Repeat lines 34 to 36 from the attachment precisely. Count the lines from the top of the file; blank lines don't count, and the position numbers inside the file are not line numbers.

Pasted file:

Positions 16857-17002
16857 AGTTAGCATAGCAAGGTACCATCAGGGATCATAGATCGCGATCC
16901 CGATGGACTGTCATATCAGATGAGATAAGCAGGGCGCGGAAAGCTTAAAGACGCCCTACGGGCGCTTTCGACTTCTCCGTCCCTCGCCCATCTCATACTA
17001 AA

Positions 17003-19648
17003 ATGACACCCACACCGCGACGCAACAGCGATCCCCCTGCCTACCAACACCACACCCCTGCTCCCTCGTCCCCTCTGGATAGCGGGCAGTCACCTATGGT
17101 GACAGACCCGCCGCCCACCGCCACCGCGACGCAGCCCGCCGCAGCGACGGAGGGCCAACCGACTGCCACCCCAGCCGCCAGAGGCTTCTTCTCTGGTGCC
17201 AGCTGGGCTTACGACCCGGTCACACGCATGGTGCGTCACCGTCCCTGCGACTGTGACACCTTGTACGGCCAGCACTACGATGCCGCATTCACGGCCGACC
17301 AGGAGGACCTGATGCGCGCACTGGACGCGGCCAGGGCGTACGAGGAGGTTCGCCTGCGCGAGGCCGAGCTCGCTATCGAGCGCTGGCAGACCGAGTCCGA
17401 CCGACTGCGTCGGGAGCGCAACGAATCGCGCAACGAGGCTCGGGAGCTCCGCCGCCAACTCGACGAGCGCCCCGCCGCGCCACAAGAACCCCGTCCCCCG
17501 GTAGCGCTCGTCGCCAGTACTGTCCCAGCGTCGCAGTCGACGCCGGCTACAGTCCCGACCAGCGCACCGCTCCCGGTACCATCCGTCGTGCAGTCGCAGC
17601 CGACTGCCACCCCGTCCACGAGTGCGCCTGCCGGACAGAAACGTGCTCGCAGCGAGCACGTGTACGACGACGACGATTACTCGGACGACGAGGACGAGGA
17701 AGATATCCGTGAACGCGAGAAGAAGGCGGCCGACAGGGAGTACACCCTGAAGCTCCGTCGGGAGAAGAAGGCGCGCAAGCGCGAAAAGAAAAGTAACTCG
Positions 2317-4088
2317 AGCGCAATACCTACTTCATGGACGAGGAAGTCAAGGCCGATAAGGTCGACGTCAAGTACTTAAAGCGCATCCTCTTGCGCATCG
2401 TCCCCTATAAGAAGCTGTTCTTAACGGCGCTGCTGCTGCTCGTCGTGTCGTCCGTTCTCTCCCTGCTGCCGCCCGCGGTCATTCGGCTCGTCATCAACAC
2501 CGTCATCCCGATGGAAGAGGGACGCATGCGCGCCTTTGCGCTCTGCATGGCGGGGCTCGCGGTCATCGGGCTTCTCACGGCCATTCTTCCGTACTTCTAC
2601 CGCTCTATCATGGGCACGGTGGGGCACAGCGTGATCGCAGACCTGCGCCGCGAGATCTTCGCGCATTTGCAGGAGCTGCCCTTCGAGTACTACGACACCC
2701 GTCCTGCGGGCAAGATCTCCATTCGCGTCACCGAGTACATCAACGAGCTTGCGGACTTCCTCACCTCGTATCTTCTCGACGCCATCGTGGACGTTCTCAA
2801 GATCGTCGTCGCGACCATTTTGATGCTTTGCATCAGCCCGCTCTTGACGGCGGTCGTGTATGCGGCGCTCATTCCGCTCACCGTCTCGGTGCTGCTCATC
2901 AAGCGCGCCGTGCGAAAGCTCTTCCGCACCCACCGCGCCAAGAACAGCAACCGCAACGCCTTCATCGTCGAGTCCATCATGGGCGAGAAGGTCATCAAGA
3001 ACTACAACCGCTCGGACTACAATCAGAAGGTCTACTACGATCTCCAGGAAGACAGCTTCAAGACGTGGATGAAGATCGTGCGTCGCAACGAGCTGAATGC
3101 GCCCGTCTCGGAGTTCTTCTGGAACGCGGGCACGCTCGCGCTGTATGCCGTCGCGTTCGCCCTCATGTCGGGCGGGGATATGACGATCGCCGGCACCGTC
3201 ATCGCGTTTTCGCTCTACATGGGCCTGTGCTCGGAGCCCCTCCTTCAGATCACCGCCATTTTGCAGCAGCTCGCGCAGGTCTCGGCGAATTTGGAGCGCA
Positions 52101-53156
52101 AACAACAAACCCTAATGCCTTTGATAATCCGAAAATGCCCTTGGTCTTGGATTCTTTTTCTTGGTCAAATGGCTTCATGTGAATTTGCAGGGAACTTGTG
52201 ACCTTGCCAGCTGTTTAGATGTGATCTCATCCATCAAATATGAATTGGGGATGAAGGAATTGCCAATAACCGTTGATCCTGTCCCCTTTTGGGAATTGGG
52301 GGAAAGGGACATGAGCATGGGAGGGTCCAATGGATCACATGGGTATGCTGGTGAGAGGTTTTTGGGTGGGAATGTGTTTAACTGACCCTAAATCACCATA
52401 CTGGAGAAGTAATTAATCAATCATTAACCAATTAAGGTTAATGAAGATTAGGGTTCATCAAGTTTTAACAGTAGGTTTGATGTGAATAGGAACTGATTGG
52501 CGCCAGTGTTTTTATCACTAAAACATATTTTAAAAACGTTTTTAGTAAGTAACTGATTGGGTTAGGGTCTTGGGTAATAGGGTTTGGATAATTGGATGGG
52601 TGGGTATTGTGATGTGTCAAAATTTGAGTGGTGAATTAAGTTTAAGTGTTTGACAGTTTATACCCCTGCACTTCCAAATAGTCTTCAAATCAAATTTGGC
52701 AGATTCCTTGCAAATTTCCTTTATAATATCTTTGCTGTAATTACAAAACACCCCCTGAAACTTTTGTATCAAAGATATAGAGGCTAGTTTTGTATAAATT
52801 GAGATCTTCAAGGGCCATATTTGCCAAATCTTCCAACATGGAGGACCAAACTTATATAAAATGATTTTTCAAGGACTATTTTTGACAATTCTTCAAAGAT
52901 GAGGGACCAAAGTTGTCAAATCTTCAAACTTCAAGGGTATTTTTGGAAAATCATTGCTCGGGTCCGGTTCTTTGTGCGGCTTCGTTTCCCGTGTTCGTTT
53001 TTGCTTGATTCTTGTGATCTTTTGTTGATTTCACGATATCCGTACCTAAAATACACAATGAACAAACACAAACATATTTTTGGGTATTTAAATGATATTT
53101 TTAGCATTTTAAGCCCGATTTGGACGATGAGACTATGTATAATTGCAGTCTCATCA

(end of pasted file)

52901 GAGGGACCAAAGTTGTCAAATCTTCAAACTTCAAGGGTATTTTTGGAAAATCATTGCTCGGGTCCGGTTCTTTGTGCGGCTTCGTTTCCCGTGTTCGTTT
53001 TTGCTTGATTCTTGTGATCTTTTGTTGATTTCACGATATCCGTACCTAAAATACACAATGAACAAACACAAACATATTTTTGGGTATTTAAATGATATTT
53101 TTAGCATTTTAAGCCCGATTTGGACGATGAGACTATGTATAATTGCAGTCTCATCA